I hold an adamant belief that travel can be an invaluable, life-altering experience. Families that have the means to travel often see it as a luxury, and take for granted the incredible learning that they and their children gain. I work in an alternative high school – most of my students are from families that do not have anywhere near those kinds of means. Their experiences have been, in large part, a struggle and the larger world is mostly an abstraction – including the potential wonder and hope that it can hold. Monteverde, Costa Rica epitomizes that kind of wonder and hope – blending the culture of indigenous inhabitants with that of the American Quaker settlers that arrived in the 1950’s, and balancing a model of conservation with becoming an international eco-tourism destination. The book, Walking With Wolf, tells this story in a remarkable way.
We are now in the midst of a year-long interdisciplinary class that will include Walking With Wolf, student blogs (which I hope you'll check out on the right), individual research projects, and a 10-day trip to Monteverde this Spring. The students are working hard and must fundraise their entire way there - they need your help. If you are willing to support their efforts,
checks can be made out to “Lister Academy – Costa Rica Class”, and mailed to: Robert J. Lister Academy, Attn: Bryan Mascio, 35 Sherburne Road, Portsmouth, NH 03801.

Saturday, October 16, 2010

Chilean Miners - a lesson in bonding

I first referenced the Chilean mining disaster to my Costa Rica class in early September - at that point we knew they were alive, but weren't expecting a rescue to happen until Christmas. It was a Monday and we were sharing the connections that came to mind while reading the latest chapter in Walking With Wolf. We had just read about their early settlement of Monteverde, Costa Rica and how they developed rudimentary hydro-electric power and dug their own wells for water. It seemed to me that if Wolf could hand-dig a well that would work for years, then, with all of our technological advancements over the last 60 years, we should certainly be able to dig out these miners in less than 4 months.

It turns out that the rescuers did their job in half of the expected time and all of Chili and the world has recently rejoiced as the last miner was lifted to the surface. When I think about this ordeal now, it is much more than a story of disaster, rescue, or even survival - it is a story of bonding. These men came together and jointly made decisions and commitments that kept everyone alive. Under stress it is very easy to just look out for "number 1", but this is an example of the good that comes from seeing the importance of the group.

I am especially intrigued by their agreement that they would all split the monetary gain that any of the men received from his story. Only time will tell if this holds true, but the very fact that they agreed to it is meaningful. I have been similarly impressed as the students in this Costa Rica class have been fundraising for their trip to Monteverde. While we started out with each individual student focusing on their own efforts and goal, the language I am more commonly hearing now is how "we" are doing for "our" goal. This kind of change and growth is even more rewarding than the academics involved.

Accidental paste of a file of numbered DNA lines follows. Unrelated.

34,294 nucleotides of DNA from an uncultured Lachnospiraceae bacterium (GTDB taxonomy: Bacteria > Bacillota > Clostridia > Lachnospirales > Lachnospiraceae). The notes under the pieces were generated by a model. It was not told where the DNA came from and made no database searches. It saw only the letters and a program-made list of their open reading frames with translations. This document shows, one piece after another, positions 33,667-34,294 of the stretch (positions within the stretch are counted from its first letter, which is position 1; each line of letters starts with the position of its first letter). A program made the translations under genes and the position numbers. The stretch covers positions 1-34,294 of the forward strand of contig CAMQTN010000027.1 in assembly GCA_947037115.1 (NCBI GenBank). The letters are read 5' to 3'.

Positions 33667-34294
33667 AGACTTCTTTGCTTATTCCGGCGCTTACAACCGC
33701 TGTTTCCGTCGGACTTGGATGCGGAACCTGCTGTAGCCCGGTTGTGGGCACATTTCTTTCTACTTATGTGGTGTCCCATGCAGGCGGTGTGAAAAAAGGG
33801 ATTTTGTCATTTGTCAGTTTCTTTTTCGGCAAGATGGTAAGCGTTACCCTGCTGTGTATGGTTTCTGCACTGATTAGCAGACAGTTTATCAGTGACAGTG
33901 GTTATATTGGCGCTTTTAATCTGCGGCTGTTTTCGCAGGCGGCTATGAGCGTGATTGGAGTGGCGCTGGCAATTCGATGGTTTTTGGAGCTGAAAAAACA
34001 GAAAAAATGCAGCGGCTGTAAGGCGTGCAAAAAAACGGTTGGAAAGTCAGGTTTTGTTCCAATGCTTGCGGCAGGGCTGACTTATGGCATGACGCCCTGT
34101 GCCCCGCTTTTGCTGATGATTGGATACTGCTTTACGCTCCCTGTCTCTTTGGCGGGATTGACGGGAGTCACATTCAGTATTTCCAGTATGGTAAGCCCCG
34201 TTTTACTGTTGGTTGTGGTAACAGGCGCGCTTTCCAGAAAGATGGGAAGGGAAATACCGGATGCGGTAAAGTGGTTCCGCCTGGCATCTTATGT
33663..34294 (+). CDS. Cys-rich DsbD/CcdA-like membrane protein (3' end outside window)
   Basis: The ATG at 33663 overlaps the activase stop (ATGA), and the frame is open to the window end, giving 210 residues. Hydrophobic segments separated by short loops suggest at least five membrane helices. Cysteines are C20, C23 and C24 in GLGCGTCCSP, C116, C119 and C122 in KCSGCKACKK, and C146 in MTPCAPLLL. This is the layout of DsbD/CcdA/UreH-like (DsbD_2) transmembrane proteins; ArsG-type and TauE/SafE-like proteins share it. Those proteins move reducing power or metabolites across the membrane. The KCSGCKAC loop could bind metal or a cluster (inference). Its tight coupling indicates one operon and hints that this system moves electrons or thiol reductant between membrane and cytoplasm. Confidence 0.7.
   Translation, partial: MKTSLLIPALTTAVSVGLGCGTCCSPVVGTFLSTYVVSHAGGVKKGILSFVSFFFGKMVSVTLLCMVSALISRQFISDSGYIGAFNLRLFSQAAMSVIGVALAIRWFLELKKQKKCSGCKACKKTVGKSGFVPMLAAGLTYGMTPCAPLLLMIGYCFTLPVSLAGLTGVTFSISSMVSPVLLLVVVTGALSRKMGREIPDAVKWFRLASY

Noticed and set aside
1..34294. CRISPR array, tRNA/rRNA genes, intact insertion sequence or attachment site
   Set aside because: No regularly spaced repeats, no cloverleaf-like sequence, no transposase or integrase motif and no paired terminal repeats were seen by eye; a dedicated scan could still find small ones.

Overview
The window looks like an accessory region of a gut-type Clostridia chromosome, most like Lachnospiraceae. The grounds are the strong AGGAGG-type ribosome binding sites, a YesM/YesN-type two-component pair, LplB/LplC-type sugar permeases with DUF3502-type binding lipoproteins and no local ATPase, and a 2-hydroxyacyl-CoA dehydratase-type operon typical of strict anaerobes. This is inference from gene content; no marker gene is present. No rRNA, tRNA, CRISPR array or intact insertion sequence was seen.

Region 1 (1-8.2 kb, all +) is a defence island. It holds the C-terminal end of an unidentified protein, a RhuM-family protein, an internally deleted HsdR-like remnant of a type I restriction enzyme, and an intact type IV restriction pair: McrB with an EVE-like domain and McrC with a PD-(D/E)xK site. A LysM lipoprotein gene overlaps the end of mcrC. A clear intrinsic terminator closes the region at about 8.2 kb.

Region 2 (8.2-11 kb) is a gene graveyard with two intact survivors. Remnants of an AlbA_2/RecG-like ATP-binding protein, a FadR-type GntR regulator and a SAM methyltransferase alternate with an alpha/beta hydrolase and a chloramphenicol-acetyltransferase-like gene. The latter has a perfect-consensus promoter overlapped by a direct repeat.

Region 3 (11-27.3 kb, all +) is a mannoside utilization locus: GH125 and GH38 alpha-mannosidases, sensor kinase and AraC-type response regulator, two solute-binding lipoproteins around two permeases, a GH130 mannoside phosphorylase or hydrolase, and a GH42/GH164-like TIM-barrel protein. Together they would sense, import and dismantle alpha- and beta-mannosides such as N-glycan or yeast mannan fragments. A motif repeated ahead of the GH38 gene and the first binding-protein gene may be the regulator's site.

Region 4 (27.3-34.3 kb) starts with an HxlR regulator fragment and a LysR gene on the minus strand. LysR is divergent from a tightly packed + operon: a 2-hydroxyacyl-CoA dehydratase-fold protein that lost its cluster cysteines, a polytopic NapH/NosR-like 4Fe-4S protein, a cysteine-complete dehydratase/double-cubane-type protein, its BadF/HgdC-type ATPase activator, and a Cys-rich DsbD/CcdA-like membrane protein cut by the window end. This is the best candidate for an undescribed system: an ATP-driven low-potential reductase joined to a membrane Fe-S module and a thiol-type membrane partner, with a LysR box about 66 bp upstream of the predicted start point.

If you would be interested in supporting these students, please check out our website and Facebook page where you can get information about our Leaf Raking, our fundraiser at Texas Roadhouse, or online donations.

Monday, October 11, 2010

Let The Healing Begin

Kay Chornook, the author of Walking With Wolf, mentions several times how her experiences in Monteverde, Costa Rica acted as a hospice for her. This happens, first, as she recovers from a difficult divorce, and then again after she has been treated for Hodgkin's Disease. Part of my drive to create this class and bring my students to Monteverde is because I believe that it can have a similar healing effect for them - and it has already begun.

I am seeing commitment and perseverance in the classroom that I have rarely seen before. These students, unaccustomed to completing homework or having adults expect them to do so, are keeping up with the reading and taking copious notes. They're asking questions and pursuing answers, at times when they may otherwise have stayed silent. They are spending hours researching information that is related to the text and connects it to their interests. They are taking feedback and making changes to pieces of writing that they have labored over - both hard pills to swallow for students that have histories of just wanting to be done.

These changes extend to the non-academic as well. We just had a fundraiser this past Thursday night - selling raffle tickets at the Harlem Wizards game at Portsmouth High School - and I can't speak highly enough of how well the students stepped up. While other members of our school had a dinner out before the game, my students didn't complain when they had to miss out and come to set-up early. They stretched their comfort zones as they sold tickets at our table and even ventured out into the crowd to sell more. When I saw two, otherwise self-conscious, students stand at half-court with Senator Martha Fuller Clark to draw the winning tickets, I knew that this was only the beginning of a powerful change for them all.